The larder was almost complete. Stuart had begun selling pork and eggs to the parents of his schoolmates, but he quickly realized that buying animal feed would bankrupt him. He started a swill route: collecting misfit potatoes and stale cakes from local shops and his school kitchen. He bred his sow, Gudrun, and he learned how much edible food the community daily discarded.
After spending part of a year on a French cattle farm, he entered the University of Cambridge, where he studied English literature and experienced a cruel uprooting from his agro-ecological heaven. At that time, he says, neither supermarkets nor government agencies had any overt policies on food waste.
Callicarpa Americana is deciduous, with purple berries in the late summer, fall and winter. These berries attract cardinals, mockingbirds, and other birds. The plant is moderately deer resistant, but not in high deer areas. Another plant on her list that you might like also has fall and spring berries and a lovely slight fragrance.
In fact, my Dwarf Barbados Cherry Malphigia glabra, also called wild crape myrtle is blooming as I write and is covered in honey bees. It is drought tolerant and is one of my plants that I never water.
Scott notes that it needs to be fenced from deer. This plant is a perennial although if the temperature gets cold enough, it could freeze. My outdoor thermometer said 19 degrees this past January, and my plant did fine. A2: If you are planting seed, do it now. Doug Welsh, in his Texas Garden Almanac, recommends one-fourth pound of seed per square feet. Till lightly so that the seed will make good contact with the soil. Tamp in with your feet or a roller.
During the fall and winter keep weeds out of your patch. Remember next spring to leave the dead blooms and plants until mid-June when all the flowers die before you cut the plants down. This gives time for the seeds to fall back onto the patch. Over the winter when it rains you will notice bluebonnet rosettes appearing.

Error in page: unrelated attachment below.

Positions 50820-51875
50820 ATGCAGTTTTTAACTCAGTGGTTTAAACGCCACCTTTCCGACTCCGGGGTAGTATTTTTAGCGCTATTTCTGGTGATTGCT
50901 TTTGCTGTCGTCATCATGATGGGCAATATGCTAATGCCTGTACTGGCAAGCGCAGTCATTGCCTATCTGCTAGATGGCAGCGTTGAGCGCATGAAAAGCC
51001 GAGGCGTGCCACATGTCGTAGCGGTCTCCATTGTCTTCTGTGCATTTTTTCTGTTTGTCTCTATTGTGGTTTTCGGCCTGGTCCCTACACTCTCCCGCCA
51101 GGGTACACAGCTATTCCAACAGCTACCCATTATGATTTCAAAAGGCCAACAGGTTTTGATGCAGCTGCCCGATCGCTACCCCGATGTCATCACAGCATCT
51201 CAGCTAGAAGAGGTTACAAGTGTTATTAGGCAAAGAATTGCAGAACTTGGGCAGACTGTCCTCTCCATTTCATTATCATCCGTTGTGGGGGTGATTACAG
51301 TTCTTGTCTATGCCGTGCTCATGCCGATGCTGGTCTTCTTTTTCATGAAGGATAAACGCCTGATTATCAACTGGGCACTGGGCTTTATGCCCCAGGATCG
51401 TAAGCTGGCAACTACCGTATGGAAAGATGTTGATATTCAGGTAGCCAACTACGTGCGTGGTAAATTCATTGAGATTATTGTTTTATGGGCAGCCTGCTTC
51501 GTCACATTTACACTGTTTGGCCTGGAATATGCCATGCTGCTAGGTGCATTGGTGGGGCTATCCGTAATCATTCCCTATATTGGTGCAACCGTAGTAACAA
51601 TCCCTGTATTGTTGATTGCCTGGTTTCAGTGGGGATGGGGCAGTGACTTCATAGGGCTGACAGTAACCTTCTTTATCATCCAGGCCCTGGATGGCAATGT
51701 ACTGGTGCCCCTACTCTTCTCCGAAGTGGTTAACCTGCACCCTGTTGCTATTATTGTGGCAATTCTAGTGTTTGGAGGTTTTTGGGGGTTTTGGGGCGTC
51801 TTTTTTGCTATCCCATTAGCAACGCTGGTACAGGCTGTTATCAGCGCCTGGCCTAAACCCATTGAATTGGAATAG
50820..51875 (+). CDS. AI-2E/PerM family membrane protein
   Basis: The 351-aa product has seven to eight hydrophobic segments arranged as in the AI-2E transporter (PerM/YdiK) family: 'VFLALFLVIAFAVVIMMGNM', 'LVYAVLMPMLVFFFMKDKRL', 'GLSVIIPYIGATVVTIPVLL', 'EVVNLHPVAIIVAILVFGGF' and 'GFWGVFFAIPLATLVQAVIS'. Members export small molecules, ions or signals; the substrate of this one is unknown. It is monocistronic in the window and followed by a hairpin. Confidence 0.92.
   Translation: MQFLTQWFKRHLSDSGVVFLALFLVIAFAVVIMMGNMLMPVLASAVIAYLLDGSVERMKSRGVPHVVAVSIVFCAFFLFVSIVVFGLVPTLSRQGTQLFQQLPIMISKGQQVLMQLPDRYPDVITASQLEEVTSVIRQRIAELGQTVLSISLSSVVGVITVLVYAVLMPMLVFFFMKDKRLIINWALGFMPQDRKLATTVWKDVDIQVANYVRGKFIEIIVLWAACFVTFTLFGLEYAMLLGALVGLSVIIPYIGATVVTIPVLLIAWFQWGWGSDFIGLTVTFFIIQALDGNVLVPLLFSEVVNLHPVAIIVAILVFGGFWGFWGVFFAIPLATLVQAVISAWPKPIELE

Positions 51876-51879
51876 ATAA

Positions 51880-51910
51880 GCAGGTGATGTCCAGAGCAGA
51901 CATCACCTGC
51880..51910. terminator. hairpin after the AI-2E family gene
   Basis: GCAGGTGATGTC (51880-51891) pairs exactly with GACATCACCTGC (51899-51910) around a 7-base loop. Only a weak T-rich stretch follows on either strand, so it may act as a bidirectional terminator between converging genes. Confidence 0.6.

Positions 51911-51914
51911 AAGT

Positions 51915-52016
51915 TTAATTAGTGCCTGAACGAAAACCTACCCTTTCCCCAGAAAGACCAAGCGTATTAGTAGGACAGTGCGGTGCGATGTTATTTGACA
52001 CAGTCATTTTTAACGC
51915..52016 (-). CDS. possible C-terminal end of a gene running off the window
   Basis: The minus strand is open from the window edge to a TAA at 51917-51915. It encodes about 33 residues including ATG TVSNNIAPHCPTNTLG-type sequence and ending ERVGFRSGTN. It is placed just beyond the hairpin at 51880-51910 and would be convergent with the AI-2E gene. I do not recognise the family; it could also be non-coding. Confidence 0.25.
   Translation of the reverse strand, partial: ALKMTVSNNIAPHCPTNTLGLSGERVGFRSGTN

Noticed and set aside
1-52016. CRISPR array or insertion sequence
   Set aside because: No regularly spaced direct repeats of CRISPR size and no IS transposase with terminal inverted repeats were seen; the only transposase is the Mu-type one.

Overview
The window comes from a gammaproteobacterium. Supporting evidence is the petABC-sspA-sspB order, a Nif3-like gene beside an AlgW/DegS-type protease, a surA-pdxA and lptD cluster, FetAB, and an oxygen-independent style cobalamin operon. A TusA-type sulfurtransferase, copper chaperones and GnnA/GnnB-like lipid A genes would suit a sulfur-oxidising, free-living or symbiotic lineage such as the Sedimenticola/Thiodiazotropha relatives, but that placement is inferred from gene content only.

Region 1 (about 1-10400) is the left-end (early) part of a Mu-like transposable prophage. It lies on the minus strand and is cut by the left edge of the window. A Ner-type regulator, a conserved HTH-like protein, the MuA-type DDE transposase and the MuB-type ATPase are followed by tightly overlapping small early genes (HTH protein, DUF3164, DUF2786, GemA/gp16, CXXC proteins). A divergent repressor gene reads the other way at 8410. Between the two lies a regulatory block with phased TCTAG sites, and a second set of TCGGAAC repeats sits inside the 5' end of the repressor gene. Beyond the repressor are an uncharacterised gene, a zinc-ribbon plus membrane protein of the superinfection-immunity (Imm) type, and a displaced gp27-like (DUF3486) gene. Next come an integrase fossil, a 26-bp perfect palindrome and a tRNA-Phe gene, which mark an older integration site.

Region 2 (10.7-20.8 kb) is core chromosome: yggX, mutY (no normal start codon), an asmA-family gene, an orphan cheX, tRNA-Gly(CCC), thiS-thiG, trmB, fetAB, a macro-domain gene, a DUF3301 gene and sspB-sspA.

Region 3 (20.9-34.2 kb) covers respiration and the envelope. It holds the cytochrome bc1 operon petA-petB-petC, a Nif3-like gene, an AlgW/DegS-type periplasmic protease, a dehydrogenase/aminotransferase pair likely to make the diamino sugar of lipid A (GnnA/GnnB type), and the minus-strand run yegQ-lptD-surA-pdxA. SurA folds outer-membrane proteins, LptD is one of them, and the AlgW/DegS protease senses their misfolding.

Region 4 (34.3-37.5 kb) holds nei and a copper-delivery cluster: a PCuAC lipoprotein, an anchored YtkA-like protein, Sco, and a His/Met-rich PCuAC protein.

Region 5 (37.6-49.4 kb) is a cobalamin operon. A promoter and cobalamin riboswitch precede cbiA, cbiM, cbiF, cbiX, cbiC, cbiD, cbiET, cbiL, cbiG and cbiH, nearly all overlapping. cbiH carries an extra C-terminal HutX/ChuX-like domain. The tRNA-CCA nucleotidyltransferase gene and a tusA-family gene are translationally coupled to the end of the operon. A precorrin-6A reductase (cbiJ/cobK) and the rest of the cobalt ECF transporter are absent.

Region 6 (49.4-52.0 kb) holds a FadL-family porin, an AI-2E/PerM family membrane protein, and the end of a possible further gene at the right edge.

When bluebonnet transplants appear in the local nurseries, remember to plant them so that the crown of the transplant is just above the soil surface.
Ask a Master Gardener
A3: Welsh reminds us that we should not apply fall fertilizer until our lawns of Bermuda, St. Augustine, and zoysia have stopped growing. This, of course, depends on where you live in Texas. In some parts of the state, this could be as late as November. I had an arborist friend check it and she agreed with me that it should come out. I never got around to it, and this year the tree looks great.
What happened? A1: Perhaps the nitrogen fertilizer helped, as well as the extra water. Be thankful, because those trunks on your ten year old crape myrtle are truly beautiful. Last year I quoted Doug Welsh who said to remove the old blooms on the crape myrtle to prevent setting of seed and to extend the blooming period. However, in an Express News article some months ago, Neil Sperry says that deadheading will not speed up the formation of additional flower heads.